The amount you’re paying indicates that you own a timeshare at an upscale resort. (The average maintenance fee is closer to $800 a year, Rogers said.) If that’s the case, your timeshare may have some value, even if it’s only a tiny fraction of what you paid. Owners at less desirable resorts often find they can sell their timeshares for only $1, and may have to pay others to take the timeshares off their hands.
You can list your timeshare for sale at no or low cost on EBay, Craigslist, RedWeek or Timeshare Users Group, among other sites. To get some idea of what it’s worth, enter the name of the resort into EBay’s search engine and click on the “completed sales” box on the lower left side of the page. Timeshare Users Group and RedWeek offer additional advice on selling timeshares.
You also could consider renting out your timeshare, using those same sites. Many owners discover they can offset or even completely cover their maintenance fees through such rentals, Rogers said.
Dear Liz: I have quite a bit invested in stocks in a regular brokerage account. I’ve held them for many years, and to sell them would mean huge capital gains taxes. I’d like to move some of these into a Roth IRA, so that I can avoid paying taxes on their appreciation and dividends, since I plan to hold these for quite some time. Is it possible to move these stocks into a Roth IRA without selling and repurchasing?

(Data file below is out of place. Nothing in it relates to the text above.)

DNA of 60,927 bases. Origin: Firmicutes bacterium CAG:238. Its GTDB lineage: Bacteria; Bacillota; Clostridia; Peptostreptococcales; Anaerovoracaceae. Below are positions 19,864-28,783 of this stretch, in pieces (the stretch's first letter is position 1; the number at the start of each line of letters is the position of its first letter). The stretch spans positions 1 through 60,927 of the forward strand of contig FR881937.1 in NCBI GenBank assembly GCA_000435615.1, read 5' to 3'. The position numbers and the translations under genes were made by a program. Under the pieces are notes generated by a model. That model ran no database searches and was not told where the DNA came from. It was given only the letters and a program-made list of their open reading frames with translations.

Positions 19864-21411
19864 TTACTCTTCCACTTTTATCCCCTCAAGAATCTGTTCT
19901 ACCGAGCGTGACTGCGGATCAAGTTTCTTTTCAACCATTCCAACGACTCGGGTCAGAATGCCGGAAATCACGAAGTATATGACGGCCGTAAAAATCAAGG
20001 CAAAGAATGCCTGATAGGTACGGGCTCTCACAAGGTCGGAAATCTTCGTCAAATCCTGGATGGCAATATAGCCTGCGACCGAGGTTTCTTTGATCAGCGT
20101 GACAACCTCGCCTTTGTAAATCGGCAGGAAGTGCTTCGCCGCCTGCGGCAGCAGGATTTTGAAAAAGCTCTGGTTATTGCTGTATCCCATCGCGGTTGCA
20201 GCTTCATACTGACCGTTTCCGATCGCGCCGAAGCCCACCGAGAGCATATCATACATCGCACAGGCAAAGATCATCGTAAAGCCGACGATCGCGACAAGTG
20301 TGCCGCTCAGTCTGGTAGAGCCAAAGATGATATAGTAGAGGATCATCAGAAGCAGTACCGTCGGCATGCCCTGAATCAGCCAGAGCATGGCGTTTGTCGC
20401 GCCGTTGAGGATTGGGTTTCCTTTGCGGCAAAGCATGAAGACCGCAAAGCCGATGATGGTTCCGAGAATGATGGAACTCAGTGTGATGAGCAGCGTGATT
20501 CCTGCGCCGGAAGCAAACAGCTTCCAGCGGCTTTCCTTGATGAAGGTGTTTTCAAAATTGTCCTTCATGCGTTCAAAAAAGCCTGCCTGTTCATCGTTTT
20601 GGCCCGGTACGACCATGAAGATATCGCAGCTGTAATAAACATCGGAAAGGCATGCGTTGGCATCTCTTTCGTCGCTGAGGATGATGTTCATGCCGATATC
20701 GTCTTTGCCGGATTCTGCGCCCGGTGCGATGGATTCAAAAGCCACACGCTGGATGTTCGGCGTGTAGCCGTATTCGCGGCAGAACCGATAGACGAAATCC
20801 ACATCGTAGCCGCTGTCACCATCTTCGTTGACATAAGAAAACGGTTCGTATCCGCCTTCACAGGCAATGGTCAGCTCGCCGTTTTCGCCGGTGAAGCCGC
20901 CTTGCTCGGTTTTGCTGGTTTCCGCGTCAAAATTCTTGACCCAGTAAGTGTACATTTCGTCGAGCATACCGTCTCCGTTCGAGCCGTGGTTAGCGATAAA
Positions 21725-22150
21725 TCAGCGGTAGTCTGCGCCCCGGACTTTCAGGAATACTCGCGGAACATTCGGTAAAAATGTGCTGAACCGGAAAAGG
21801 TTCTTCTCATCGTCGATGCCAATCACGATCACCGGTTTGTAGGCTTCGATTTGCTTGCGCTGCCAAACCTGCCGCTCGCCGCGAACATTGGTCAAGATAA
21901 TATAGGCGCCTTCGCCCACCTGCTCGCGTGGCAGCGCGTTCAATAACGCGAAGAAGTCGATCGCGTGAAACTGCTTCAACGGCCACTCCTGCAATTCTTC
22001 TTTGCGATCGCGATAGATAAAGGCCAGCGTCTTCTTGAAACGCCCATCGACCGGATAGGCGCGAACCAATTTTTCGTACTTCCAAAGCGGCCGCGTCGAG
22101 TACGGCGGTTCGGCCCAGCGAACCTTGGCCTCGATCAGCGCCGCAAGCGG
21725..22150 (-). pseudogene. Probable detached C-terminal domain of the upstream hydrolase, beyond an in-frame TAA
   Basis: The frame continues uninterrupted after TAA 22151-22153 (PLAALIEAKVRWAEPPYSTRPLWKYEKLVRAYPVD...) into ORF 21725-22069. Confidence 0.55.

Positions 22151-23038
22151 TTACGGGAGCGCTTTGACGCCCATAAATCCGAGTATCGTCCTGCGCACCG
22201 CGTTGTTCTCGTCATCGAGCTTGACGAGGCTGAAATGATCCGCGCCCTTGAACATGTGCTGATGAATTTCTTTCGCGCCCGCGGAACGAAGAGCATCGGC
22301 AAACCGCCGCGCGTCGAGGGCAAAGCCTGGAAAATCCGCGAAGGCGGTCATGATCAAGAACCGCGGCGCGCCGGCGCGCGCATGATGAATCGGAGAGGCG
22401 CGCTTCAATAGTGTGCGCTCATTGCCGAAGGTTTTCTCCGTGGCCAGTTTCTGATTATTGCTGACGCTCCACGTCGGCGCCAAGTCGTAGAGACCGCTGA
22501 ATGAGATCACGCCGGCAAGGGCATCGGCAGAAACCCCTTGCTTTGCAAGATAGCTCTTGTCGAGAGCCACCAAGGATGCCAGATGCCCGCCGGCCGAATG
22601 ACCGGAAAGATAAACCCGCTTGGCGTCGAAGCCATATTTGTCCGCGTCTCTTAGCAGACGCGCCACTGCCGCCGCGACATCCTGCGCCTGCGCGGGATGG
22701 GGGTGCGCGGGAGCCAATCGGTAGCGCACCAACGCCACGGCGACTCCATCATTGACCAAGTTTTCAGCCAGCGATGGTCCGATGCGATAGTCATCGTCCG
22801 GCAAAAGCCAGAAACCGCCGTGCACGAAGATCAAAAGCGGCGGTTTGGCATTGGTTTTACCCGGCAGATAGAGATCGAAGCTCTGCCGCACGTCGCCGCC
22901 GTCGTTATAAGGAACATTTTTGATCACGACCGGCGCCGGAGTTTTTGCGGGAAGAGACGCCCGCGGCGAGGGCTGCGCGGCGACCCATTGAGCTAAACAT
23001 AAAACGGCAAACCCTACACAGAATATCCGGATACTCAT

Answer: Nope. Uncle Sam typically gets his due, with one major exception.
Roths have to be funded with cash, and direct contributions are limited to $5,500 per person per year, plus a $1,000 catch-up contribution for those 50 and over. Your contributions would be further limited once your modified adjusted gross income exceeds $181,000 for married couples and $114,000 for singles, said Mark Luscombe, principal analyst for tax research firm CCH Tax & Accounting North America. A big-enough capital gain, on top of your regular income, could push you over those limits.
If you want to avoid paying capital gains, just hold the investments until your death. Your heirs will get the investments at their market value and can sell them immediately without owing any capital gains. There may be other taxes involved, however. If your estate is worth more than $5 million, it may owe estate taxes, and a few states levy inheritance taxes on heirs.